TIANA HILL | SEPTEMBER 2022
Back to school is one of the busiest times for educators. Therefore, wellness tends to be low on the list of priorities. Even though we are aware of the importance of self-care, we may feel selfish for taking time for ourselves when so many other things need to be done.
Self-care has seemingly become synonymous with self-indulgence, such as bubble baths, mani-pedis, and massages. While those activities can absolutely be part of a self-care ritual, self-care is more than that. Self-care is any activity that leads to overall physical and mental health. It includes all the activities and rituals one can take to manage everyday stressors and care for one’s overall health and well-being. While self-care is different for everyone, it requires checking in and asking, how am I doing, and what do I need at this moment?
“While self-care is different for everyone, it requires checking in and asking, how am I doing, and what do I need at this moment?”
— Tiana Hill
For me, this looks like joining a virtual fitness class, taking walks with my pup, enjoying a nice cup of coffee or tea, journaling, and reading a great book. These activities are vital to my mental and physical health. And what makes them so great is that I don’t need to spend an hour doing any of those activities to reap the benefits. Instead, ten minutes a day is enough to reset the nervous system (even less than ten minutes). Here’s a study that found that ten minutes is enough to get the blood flowing for cardiovascular health.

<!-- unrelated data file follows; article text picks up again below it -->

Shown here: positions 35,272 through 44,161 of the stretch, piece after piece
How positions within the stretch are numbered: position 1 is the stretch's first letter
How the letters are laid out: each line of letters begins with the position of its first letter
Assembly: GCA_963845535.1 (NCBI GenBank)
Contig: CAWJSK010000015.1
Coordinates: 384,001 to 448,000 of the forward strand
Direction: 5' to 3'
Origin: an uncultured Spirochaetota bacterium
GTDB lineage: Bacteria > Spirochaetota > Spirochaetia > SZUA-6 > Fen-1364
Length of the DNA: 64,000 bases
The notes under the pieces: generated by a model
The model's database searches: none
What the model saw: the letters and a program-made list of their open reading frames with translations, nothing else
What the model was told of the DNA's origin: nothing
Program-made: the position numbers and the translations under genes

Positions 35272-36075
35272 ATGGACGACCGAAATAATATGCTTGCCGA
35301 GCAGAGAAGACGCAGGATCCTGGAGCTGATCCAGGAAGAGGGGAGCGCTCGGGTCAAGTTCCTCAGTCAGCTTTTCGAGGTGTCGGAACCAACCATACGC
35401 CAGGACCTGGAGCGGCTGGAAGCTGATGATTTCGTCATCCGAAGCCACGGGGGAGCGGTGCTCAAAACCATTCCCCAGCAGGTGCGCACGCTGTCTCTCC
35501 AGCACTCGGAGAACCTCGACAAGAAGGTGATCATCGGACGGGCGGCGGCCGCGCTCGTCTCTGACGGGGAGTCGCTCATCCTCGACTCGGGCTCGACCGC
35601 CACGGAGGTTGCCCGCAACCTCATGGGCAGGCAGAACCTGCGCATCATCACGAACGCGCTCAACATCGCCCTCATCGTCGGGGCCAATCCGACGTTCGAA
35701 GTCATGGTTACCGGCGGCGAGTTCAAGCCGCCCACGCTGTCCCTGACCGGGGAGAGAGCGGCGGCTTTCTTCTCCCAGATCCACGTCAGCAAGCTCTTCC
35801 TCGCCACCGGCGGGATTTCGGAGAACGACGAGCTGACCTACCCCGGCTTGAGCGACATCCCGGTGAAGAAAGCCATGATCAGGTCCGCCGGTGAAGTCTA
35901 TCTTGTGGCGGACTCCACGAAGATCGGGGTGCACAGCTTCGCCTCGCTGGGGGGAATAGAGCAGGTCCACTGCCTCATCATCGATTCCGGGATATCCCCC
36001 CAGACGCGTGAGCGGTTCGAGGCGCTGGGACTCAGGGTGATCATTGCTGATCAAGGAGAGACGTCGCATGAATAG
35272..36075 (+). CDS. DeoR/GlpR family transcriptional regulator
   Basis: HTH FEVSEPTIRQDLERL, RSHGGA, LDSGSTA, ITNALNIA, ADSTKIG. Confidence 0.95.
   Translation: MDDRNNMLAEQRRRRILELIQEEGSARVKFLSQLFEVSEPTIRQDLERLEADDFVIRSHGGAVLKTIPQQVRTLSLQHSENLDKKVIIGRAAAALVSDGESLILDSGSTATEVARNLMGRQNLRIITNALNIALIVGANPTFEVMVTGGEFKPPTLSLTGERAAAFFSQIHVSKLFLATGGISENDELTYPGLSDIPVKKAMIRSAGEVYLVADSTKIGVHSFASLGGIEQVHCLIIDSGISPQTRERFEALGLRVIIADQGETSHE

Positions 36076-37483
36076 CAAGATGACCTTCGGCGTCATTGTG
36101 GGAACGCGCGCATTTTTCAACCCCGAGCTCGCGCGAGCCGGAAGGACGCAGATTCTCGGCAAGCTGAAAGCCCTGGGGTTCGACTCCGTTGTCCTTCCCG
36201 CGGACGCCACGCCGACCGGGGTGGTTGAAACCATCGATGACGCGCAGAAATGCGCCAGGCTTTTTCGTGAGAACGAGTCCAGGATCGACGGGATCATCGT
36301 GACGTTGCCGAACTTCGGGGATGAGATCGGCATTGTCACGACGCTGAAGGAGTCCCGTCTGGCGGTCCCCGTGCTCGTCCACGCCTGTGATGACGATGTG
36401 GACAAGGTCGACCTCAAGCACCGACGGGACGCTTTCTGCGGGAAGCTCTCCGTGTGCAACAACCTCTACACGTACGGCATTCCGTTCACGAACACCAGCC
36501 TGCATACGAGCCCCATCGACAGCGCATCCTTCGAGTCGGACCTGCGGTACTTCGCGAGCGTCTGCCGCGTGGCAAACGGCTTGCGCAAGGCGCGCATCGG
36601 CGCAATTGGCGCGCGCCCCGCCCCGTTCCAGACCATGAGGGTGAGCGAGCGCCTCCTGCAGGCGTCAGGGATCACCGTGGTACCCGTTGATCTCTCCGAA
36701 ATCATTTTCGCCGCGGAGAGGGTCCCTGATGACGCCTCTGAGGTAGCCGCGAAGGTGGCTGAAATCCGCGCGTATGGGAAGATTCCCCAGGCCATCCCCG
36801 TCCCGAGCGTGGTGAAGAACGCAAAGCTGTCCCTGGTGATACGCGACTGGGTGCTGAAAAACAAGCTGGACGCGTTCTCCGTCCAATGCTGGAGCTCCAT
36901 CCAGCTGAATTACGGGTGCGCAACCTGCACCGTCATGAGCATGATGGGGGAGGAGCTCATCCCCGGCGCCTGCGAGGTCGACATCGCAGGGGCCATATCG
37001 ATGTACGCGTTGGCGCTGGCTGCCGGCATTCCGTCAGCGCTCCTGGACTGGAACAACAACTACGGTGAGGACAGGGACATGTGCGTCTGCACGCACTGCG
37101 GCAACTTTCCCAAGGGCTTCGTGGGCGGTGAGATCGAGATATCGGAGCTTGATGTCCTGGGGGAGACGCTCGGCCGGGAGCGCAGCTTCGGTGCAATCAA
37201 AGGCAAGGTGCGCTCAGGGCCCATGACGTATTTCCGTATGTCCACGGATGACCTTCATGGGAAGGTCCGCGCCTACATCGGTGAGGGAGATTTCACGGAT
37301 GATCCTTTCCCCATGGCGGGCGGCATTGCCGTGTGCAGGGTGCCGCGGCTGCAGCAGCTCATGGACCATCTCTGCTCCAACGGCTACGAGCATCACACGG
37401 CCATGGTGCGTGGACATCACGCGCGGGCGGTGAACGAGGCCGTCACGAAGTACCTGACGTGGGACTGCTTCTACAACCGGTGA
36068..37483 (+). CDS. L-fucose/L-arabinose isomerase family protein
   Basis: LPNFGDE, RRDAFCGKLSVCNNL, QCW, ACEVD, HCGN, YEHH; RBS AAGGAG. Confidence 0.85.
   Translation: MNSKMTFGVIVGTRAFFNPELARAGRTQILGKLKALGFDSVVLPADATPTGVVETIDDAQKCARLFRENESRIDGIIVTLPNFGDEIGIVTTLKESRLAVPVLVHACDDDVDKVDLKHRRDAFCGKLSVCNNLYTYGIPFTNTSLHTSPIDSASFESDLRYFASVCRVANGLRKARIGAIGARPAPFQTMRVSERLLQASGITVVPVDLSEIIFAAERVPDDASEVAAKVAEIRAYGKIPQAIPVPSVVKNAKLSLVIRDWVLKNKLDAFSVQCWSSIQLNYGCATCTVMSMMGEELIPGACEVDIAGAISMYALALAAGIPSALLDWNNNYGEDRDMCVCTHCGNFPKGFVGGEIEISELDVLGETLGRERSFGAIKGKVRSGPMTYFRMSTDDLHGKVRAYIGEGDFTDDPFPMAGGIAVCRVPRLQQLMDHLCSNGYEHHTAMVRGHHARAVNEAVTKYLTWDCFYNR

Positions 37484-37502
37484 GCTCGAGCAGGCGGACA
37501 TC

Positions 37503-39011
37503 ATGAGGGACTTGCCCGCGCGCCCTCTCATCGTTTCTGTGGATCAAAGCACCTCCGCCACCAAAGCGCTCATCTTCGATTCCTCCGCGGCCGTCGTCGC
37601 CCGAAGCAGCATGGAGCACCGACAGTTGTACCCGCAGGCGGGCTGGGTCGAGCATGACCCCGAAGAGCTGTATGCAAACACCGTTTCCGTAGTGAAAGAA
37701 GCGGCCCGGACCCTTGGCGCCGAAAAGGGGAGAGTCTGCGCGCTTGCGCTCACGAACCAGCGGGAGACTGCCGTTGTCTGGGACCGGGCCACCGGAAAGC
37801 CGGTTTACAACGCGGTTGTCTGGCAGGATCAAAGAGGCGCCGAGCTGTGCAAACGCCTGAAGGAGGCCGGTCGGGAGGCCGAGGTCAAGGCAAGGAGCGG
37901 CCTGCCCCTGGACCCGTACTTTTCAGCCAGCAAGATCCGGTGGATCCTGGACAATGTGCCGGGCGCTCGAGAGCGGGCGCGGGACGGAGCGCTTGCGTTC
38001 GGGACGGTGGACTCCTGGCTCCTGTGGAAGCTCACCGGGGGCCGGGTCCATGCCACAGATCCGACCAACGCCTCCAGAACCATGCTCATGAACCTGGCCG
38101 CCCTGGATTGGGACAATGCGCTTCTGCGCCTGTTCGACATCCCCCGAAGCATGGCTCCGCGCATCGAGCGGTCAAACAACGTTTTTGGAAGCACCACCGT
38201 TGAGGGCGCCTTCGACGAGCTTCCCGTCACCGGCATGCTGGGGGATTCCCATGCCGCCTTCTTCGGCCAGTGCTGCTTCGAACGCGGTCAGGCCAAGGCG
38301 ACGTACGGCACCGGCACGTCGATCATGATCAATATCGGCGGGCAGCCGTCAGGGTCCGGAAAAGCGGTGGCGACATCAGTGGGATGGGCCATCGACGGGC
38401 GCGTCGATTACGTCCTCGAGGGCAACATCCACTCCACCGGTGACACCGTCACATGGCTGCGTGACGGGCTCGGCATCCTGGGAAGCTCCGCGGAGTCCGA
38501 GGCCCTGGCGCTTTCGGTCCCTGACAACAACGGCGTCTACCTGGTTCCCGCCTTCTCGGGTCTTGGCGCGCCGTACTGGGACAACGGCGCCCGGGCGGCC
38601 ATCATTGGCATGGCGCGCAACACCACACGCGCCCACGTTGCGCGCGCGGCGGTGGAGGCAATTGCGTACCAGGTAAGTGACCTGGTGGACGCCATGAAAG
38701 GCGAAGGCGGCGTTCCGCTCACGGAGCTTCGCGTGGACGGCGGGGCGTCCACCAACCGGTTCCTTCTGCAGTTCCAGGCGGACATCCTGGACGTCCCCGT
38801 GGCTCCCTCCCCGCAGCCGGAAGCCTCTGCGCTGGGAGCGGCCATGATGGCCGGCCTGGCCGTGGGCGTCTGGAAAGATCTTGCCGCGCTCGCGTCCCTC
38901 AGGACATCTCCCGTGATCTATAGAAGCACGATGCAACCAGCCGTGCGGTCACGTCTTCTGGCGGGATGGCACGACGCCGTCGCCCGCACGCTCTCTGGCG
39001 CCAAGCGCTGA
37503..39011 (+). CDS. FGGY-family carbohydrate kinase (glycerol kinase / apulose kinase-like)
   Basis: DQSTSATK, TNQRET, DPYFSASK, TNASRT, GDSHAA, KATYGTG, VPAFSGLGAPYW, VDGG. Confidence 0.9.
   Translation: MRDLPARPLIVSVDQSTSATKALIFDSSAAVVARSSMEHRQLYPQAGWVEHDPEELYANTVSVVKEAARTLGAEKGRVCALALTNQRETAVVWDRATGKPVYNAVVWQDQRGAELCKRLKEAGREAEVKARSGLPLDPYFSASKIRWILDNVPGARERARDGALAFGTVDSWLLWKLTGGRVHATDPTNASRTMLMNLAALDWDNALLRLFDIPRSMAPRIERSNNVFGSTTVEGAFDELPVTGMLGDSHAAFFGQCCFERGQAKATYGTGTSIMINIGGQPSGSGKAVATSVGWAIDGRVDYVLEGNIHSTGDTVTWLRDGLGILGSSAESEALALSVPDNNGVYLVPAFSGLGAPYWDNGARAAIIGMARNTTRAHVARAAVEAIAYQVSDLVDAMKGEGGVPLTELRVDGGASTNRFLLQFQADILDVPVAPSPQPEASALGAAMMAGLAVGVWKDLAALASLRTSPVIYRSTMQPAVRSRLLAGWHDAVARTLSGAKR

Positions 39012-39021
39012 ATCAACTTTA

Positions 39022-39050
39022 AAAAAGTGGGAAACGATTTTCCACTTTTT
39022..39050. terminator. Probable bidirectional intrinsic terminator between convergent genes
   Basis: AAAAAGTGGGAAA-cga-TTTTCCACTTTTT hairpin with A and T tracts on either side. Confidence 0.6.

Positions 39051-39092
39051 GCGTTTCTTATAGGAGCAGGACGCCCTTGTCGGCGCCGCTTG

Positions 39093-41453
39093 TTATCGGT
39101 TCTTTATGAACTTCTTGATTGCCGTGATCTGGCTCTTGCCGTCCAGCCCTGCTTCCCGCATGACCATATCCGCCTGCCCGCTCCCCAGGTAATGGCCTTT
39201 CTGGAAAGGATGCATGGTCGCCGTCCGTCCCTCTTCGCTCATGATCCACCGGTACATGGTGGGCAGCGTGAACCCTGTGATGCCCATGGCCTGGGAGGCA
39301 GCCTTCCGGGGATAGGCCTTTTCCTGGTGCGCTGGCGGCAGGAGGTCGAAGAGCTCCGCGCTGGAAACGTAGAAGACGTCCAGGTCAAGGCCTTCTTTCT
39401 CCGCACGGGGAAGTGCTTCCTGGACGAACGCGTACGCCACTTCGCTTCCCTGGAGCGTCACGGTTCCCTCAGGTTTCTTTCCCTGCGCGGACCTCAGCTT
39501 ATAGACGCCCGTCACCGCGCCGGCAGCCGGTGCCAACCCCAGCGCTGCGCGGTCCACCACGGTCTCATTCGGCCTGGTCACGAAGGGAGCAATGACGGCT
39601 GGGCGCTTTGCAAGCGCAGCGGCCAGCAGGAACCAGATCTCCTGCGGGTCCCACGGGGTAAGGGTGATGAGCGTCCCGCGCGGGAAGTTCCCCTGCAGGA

Ten minutes is a great start to build a new daily routine. And maybe you add on a few more minutes if you have the time and energy. Maybe not. But don’t do nothing because you can’t do more.
Here are a few ideas to get you started:
- A 10-minute walk before or after work or during a lunch break.
- Ten minutes of quiet time while you enjoy a healthy snack or meal. Try this quick and easy garbanzo bean salad.
- 10 minutes of journaling
- A calm meditation to start or end your day
- 10 minutes of yoga or stretching
Breathwork you can do anywhere, anytime. Try this box breathing technique for as little as two to three minutes to experience the benefits of a calm body and mind.
As leaders, one of the best ways to support our educator’s well-being is to help them protect those precious 10 minutes. So how can we ensure they have a few minutes each day to reset? I would love to hear from you. Send me an email @ firstname.lastname@example.org and tell me how you protect the ten (#protecttheten), and you may be featured in our next newsletter.
Our Q&A this month is with Shawn Brown-Brumfield, author of The Purpose Driven School and founder of Pasadena Rosebud Academy Charter School in Pasadena, California. Shawn advocates for health and well-being and encourages her educators to make self-care a daily habit. Read our chat here.
Until next time, be well.